European Super League comes apart as major clubs withdraw

The Super League

Just in a lightning manner it came to be born, the idea of a European Super League (ESL) died an even quicker death.

The English clubs Chelsea and Manchester City were backing out of the deal within 48 hours of the breakaway league’s announcement. As fan outrage poured into the streets, Liverpool, Manchester United, Arsenal and Tottenham Hotspur followed suit, leaving the ESL project in tatters.

The English Premier League is the most-followed domestic tournament in the world, commanding the biggest broadcast deals and was hence able to weather the fallout of the Covid-19 pandemic better than any other league in the world.

Big losses for Real Madrid

The six English clubs, though, will miss out on the £300m ESL joining bonus they would have earned from the £3.6 billion JP Morgan handout to the 12 breakaway clubs. But that has not hurt them in the least as they still have money to spend. So, it is difficult to fathom why the big English six got into bed with Real Madrid’s Florentino Perez & co.

The scenario in Spain is quite unlike their English counterparts where Real Madrid president Perez revealed that his club had incurred losses of €300m courtesy a revenue drop from €900m to €600m – this coming at a time when they are spending €540m to rebuild their stadium.

Barcelona are tottering under debts of £700m (€803m) are beset with a situation where they may have to sell their best players. Atletico Madrid have still not paid any of Mexican billionaire Carlos Slim’s loan of £170m (€195m) meant for their new stadium. In Diego Simeone they have one of the highest-paid coaches in the world and their total wage bill amounting to a bloated £300m (€344m) are weighing heavily on them thanks to the pandemic.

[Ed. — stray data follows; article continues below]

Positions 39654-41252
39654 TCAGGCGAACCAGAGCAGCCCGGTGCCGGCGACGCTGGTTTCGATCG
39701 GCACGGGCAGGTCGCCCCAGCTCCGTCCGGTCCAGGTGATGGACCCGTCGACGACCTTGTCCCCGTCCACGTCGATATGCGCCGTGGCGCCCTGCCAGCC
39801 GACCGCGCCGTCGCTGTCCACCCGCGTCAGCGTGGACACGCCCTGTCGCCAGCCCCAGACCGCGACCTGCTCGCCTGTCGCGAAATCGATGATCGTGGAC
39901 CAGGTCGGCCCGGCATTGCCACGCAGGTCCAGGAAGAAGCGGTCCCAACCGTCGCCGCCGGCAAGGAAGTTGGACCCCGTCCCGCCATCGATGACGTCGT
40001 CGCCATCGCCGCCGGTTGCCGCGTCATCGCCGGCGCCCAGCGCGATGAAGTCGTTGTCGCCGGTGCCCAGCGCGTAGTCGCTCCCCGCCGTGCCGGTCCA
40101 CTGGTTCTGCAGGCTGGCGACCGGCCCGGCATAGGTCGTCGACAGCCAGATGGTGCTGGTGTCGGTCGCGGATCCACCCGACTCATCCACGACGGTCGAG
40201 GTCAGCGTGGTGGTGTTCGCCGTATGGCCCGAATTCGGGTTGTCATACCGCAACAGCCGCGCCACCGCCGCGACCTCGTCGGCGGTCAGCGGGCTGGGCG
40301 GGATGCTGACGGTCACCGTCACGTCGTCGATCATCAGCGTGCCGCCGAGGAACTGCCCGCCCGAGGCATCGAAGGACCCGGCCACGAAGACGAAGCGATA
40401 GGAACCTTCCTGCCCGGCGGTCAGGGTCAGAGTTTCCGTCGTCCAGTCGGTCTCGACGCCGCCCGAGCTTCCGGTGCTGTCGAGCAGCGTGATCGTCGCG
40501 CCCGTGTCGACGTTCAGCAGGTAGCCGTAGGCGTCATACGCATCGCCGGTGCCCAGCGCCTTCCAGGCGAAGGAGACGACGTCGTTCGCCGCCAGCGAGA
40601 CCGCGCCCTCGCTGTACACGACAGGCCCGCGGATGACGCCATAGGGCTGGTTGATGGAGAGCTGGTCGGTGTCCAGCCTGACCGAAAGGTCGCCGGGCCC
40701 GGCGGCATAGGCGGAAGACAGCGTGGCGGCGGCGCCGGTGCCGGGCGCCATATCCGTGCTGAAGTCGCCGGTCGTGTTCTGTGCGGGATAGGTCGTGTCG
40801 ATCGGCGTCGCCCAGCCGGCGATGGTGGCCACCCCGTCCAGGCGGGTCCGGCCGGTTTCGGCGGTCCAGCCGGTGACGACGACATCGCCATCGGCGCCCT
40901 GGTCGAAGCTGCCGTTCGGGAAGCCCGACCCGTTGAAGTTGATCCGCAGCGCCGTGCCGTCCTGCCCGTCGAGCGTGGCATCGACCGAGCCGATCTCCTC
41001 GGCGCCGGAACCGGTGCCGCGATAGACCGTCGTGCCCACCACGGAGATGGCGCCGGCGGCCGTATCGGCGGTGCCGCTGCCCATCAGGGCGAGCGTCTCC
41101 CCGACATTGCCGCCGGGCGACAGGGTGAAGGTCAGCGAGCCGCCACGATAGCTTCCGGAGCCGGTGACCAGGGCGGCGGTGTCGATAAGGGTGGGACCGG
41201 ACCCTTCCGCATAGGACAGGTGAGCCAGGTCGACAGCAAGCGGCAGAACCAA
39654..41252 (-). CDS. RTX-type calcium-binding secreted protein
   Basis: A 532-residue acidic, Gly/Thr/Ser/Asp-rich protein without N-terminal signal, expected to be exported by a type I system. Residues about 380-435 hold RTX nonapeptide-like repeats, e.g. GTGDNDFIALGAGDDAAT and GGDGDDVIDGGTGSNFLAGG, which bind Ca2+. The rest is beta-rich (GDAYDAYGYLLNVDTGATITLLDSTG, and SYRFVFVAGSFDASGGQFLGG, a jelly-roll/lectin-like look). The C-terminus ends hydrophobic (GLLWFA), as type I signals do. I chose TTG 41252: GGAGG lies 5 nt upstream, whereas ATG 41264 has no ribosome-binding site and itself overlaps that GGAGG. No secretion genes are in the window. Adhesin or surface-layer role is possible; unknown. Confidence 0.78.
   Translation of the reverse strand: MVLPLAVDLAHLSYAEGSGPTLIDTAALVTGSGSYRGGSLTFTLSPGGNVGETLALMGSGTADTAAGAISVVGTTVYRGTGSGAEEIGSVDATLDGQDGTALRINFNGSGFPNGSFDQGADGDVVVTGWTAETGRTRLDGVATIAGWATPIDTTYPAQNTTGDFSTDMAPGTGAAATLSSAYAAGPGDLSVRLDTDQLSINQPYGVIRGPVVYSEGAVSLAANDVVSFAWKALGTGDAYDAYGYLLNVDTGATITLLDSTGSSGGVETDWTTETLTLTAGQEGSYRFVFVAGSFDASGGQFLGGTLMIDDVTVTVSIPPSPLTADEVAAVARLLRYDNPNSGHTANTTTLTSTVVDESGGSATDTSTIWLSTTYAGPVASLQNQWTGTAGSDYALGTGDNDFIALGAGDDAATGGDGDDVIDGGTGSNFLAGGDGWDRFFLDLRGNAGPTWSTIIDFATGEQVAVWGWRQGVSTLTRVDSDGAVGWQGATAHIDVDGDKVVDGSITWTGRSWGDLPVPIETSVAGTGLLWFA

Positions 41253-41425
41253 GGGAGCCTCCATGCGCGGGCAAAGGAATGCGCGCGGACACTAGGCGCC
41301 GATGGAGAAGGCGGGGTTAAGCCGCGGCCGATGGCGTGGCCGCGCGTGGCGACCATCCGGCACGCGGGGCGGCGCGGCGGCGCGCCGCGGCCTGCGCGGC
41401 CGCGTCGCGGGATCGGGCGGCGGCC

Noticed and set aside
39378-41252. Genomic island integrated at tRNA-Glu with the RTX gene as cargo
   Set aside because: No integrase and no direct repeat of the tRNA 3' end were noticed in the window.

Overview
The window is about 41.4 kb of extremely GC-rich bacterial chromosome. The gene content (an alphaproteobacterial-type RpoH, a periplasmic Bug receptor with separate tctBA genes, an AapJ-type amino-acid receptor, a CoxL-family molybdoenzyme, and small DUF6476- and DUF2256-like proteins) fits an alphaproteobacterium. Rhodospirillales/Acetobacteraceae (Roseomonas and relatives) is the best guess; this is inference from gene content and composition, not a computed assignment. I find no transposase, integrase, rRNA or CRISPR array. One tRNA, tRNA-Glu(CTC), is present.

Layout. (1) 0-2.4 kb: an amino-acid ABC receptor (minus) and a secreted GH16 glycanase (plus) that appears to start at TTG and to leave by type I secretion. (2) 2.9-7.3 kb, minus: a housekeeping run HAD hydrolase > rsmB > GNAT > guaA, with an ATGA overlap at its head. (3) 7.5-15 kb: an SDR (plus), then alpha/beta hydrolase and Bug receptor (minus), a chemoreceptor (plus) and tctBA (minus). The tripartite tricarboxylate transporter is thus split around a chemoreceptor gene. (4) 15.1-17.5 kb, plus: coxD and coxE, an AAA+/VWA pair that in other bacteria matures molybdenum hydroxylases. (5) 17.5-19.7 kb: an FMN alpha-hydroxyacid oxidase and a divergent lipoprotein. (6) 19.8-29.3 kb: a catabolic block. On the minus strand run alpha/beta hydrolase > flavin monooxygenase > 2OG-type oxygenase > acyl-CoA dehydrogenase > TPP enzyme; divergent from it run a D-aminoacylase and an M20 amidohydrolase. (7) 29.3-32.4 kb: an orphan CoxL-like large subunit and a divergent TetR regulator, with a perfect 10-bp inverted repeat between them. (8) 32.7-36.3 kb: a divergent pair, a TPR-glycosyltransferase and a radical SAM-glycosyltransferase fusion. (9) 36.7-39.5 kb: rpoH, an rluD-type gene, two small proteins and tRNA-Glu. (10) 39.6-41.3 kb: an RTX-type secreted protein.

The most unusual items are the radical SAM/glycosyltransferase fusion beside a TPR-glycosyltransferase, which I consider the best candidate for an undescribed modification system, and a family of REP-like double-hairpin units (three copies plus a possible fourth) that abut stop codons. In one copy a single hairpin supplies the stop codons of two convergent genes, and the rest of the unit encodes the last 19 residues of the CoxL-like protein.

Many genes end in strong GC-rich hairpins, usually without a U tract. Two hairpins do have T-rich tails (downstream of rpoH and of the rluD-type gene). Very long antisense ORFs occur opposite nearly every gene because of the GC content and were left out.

Serie A struggling

When it comes to Italy, the £300m bonus that AC Milan, Inter Milan and Juventus were due to receive would have infused direly needed cash into the country’s football economy. Inter were especially hit hard after their owners, Suning.com, were forced to halt operations in the Chinese clubs they ran owing to financial pressures.

In a worst-case scenario, they may be forced the sell their star-striker Romelu Lukaka to some English club.

At Juventus, much of the hate in Italy is being directed towards their president Andrea Agnelli for being one of the initiators of the ESL. But the Turin club are still facing the financial repercussions of breaking the bank to sign Cristiano Ronaldo over from Real Madrid a couple of seasons ago.

The 36-year-old Portuguese ace has twelve months remaining on his ongoing contract, costing Juve £27m (€31m) annually in wages and leaving the club’s balance sheet in tatters.

So, one can understand why clubs like Real Madrid, Barcelona, Inter Milan and Juventus are slow to idea of withdrawing from the ESL as compared to their English counterparts. The €344m windfall would have certainly relieved much of their immediate pressures.

Will punishment follow?

The latest is that UEFA’s Executive Committee are reportedly against the idea of punishing ringleaders of the European Super League, Real Madrid and Juventus. Asked whether the project could still happen, Agnelli told Reuters that the league can no longer go ahead after the exit of the six English clubs. La Liga leaders Atletico Madrid have now joined the English clubs along with Italian sides Inter Milan and AC Milan in bidding adieu to the ESL.

But what the Super League has clearly done is the highlight the ideological fault lines present in global football now. Manchester United, Liverpool and Arsenal being American owned are driven by liberal free-market capitalistic business interests that stands in contrast to the social democracy of a country like Germany, where there is a more social-democratic model of governing football.

Which explains why Bundesliga giants Bayern Munich and Borussia Dortmund didn’t fall for the JP Morgan bait.

More than the owners, financers and the big stars dotting the major sides, the ESL fracas has proved that it’s their legion of fans and audiences worldwide who are these clubs’ biggest stakeholders beyond a doubt.

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